ENVIRONMENTAL HEALTH OFFICERS HIGHLIGHT IMPORTANCE OF VECTOR CONTROL

Basseterre, St. Kitts, September 30, 2016 (SKNIS): The role of the Environmental Health Officers in the Ministry of Health was highlighted during the Government’s radio and television programme “Working for You” on September 28. Their role includes reducing vectors by means of a holistic effort involving the department itself, creating awareness and motivating action on the part of the general public.

Jermaine Lake, Deputy Chief Environmental Health Officer with responsibility for Vector Control, said that the Environmental Health Officers have a standard procedure that they follow but this has been heightened since the Zika Virus has been confirmed in the Federation.

“And so it’s a holistic approach that the officers take; it’s about source reduction in terms of mosquitoes, overall for everything,” he said. “But I think that what has happened is that with the confirmation that there is Zika in the country there’s a heightened awareness about mosquitoes and sanitary conditions and environmental health. Perhaps some of the persons I spoke to did not remember some of what I said, but now they’re looking forward to either hearing it again or hearing it if they didn’t hear it at all.

Dr. Retna Walwyn-Browne, Acting Director of Community-Based Health Services, echoed Mr. Lake’s sentiments, noting that when there are outbreaks of new illnesses, such as Zika, the Environmental Health Department will increase efforts toward educating the public along with source reduction of vectors, and in this case the Aedes aegypti mosquito.

Mr. Lake revealed that the normal duties do include house and property inspections, school inspections, giving talks to schools, churches and other community groups, both governmental and non-governmental “to evangelize” about maintaining sanitary conditions. He said that just that morning (September 28) he had done a lecture at the Food Handler’s Clinic, which enables handlers to obtain their food-handlers permits. He said that during his presentation there were certain key things that Environmental Health Officers observe when investigating most communicable diseases. He gave the example of leptospirosis.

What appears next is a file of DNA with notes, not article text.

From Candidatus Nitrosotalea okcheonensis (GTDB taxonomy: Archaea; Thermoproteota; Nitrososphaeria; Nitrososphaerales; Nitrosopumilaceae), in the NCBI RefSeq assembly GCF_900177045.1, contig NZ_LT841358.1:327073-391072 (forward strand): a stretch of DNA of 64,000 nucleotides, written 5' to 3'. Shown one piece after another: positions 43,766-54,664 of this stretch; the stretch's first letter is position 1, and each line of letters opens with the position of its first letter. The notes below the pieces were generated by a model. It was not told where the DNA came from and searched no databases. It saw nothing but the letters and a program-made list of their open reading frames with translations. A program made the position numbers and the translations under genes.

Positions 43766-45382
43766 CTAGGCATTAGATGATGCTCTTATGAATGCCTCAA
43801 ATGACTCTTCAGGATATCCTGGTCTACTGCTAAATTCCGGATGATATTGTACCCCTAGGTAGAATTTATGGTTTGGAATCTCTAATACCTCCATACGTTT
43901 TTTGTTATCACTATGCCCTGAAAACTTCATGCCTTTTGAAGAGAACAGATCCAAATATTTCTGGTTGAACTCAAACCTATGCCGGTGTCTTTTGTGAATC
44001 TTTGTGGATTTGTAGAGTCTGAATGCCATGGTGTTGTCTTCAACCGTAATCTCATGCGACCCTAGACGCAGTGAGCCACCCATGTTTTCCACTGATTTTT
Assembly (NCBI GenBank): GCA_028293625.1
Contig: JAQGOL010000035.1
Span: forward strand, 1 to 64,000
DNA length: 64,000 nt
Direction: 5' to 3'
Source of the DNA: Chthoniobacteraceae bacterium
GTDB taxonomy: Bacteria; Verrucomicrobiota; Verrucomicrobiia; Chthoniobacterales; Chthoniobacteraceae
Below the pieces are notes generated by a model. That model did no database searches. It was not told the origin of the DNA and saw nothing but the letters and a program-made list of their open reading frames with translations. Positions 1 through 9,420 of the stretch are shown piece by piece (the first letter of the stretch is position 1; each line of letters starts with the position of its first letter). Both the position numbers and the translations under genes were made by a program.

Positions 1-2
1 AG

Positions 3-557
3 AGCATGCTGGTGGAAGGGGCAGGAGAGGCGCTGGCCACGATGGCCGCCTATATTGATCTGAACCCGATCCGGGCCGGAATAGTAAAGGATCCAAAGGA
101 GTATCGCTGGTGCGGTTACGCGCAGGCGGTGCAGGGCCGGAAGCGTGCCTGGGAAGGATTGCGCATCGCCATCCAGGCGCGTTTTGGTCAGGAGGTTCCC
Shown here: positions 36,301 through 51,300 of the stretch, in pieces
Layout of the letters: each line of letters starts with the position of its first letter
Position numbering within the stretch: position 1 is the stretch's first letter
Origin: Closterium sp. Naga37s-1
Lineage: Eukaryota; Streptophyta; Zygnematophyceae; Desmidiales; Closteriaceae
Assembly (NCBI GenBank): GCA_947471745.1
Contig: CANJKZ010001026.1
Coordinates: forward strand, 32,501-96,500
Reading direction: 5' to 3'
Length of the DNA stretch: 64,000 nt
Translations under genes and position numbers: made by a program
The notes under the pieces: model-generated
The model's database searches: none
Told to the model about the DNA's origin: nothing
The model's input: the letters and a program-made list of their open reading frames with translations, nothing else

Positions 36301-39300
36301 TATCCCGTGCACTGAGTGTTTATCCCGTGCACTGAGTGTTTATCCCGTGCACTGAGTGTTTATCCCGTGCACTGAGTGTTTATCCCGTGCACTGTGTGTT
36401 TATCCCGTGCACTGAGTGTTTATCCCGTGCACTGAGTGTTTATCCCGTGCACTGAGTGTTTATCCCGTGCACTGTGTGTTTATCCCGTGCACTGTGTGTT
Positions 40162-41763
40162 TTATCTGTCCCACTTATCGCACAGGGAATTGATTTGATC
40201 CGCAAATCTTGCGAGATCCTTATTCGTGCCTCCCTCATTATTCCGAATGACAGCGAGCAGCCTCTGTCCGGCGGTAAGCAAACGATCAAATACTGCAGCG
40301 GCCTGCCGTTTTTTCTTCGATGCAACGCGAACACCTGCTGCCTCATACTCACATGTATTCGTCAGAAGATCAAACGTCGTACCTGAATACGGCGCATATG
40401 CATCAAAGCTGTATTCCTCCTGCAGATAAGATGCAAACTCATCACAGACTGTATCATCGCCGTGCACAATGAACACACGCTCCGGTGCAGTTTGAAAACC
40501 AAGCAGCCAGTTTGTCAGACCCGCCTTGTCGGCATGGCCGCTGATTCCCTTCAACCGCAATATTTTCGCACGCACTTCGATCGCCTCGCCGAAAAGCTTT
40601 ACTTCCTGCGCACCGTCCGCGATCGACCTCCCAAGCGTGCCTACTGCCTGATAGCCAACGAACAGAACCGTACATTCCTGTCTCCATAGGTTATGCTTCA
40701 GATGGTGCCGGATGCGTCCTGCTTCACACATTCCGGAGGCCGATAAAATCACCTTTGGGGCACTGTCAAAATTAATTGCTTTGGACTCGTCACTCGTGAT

“Leptospirosis is something which generally is associated with rats and mice or cockroaches in our environment,” Mr. Lake said. “Almost every time we see a case of leptospirosis, we see three things: (1) rats or mice, (2) a person, (3) food. And oftentimes, in fact, anytime a rat or mouse goes and bites, say a bag of flour, it number one (urinates) and number two (defecates) right there after it finishes eating. And rats, mice, cockroaches, flies and other pests, they come around generally when there is something attracting them.”

“And the attractant usually is some insanitary matter or condition around, and when we go and investigate cases of leptospirosis it’s almost always, somebody ate some food and a rat or mouse got too.”

The Deputy Chief Environmental Health Officer noted that there are also some unseen duties such as the Port Health Programme that is undertaken by Environmental Health Officers. He said traps are stationed at the Deep Water Port to collect adult mosquitoes, which are taken to Ross University School of Veterinary Sciences where their DNA is analyzed for signs of Zika or Dengue. Ovitrapping is also done to collect the eggs of Aedes aegypti mosquito.

Officers also go to aircrafts and sea vessels to look at the passenger manifest to see if passengers are coming from countries where there is yellow fever or certain other communicable diseases, and will determine if they need to be monitored. Port Health Officers also collect the insecticide spray canisters that are used on aircrafts as evidence that the aircraft was sprayed.

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